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What exactly happens when you browse a website in your browser.

... Describe everything that happens from the time you hit enter, to the time your browser receives a response.

I got this question at an interview today. I don't think I answered it very well. How would you describe what goes on? (in 10 minutes or less).

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marked as duplicate by Jared Harley, BinaryMisfit Jan 13 '10 at 6:19

This question has been asked before and already has an answer. If those answers do not fully address your question, please ask a new question.

similar question here… with a wonderful answer (29 votes) – outsideblasts Jan 13 '10 at 1:53
up vote 5 down vote accepted


  1. The browser resolves the URI* to an IP address.
  2. The browser sends a GET request to that IP.
  3. The server finds the correct file.
  4. The server processes the file.
  5. The file is sent to you.

*Uniform Resource Identifier

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How does it resolve the IP address? That's the part that I kinda choked on. It has to query a DNS? Where is the DNS? Does my ISP have a list of DNS providers like GoDaddy and such or what? – mpen Jan 13 '10 at 0:40
Have you ever check your Network information, your ISP give's you a default DNS server, that you request to resolve the IP adress. – Michael B. Jan 13 '10 at 0:42
You can also use any DNS you like, you don't have to use the one your ISP provides. OpenDNS is one example. – Marcin Jan 13 '10 at 1:06
With 10 minutes, I probably would've gone into more detail with the DNS process. Worst case scenario, you're looking up a root server, then the TLD name server, then the name servers for each subdomain until the entire thing is resolved. I also think it's worth mentioning that if it's an HTML file the browser will do a whole bunch more HTTP GET requests to download image files, client scripts, stylesheets, etc. Finally, the server isn't necessarily serving a static file and can be running scripts are serving cached outputs of previously run scripts, etc. – Shane Jan 13 '10 at 2:56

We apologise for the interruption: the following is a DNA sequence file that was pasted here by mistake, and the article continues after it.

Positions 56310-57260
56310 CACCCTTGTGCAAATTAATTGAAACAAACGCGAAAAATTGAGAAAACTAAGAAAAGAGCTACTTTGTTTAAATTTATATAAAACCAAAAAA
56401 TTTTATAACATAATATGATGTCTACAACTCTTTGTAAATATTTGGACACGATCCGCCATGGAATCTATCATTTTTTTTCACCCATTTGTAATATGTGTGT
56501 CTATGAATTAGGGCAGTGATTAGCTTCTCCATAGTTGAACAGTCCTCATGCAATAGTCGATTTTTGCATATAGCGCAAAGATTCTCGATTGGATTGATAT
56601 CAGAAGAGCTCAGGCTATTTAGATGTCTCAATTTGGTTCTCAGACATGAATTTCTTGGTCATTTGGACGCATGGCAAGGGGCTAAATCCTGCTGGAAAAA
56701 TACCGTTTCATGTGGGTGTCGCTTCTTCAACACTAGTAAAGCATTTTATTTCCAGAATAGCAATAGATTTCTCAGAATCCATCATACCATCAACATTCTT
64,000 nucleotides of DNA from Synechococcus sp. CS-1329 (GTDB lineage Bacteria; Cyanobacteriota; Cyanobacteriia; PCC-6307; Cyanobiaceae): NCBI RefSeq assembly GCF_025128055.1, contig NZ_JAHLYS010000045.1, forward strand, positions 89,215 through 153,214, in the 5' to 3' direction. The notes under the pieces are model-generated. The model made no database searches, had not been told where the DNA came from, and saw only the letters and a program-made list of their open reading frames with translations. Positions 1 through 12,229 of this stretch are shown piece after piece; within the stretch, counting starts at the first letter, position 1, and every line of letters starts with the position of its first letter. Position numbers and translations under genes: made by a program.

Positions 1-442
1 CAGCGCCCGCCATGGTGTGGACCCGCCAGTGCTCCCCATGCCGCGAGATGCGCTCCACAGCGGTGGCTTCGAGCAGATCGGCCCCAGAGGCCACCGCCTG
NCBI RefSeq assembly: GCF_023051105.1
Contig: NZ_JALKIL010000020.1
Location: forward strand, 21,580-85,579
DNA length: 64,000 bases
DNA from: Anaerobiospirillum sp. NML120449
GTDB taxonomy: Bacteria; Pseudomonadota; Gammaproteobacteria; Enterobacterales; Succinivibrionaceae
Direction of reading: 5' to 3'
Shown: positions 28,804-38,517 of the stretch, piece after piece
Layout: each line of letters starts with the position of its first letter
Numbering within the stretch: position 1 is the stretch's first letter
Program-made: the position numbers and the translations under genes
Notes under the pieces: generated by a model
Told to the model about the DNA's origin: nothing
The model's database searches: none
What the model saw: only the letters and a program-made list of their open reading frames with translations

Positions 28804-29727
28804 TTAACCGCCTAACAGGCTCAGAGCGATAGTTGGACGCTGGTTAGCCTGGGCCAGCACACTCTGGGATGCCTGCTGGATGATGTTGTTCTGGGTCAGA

You want me to write something that will take about 10 minutes to read?... Does that database support that!?.

... Anyway, for this, you need to understand a few things - in particularly the basics of HTTP protocol and DNS.

Each of these steps is omitting various information as there is just so much I can say, so I will just do the basics - but if you want to know anything in particular, please say and I will try to edit it in.

First things first when you type the address, the browser sets off a DNS query for the address. (This will do a usual lookup - cache, hostfile then server.)

Next, the dns returns the answer and your browser sends of a http request to the ip address of the server, with the host header of the address you are trying to reach and various other headers and information.

The server typically responds with a text stream and your browser displays it.

A good tool to use for diagnosing and experimenting is fetch(on Linux) and WFetch (on Windows).

Alternatively, If you have telnet available (Windows Vista, 2008 and 7 need you to select it) you can do a mock up of a few of the stages by typing the following at the command prompt (or terminal in Linux).

telnet 80


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HTTP protocol? I s/protocol// ;-) (Or you should have said "DNS system" to be "consistent") Yes, I CNR, S. – Jürgen A. Erhard Jan 13 '10 at 2:09
No, I was just trying to indicate that I wanted a fairly detailed answer in terms of complexity, not a rough overview. Could be in point form :) Anyway.. Yeah, I suck at interviews. Many of these details I knew but neglected to say :\ – mpen Jan 21 '10 at 2:51

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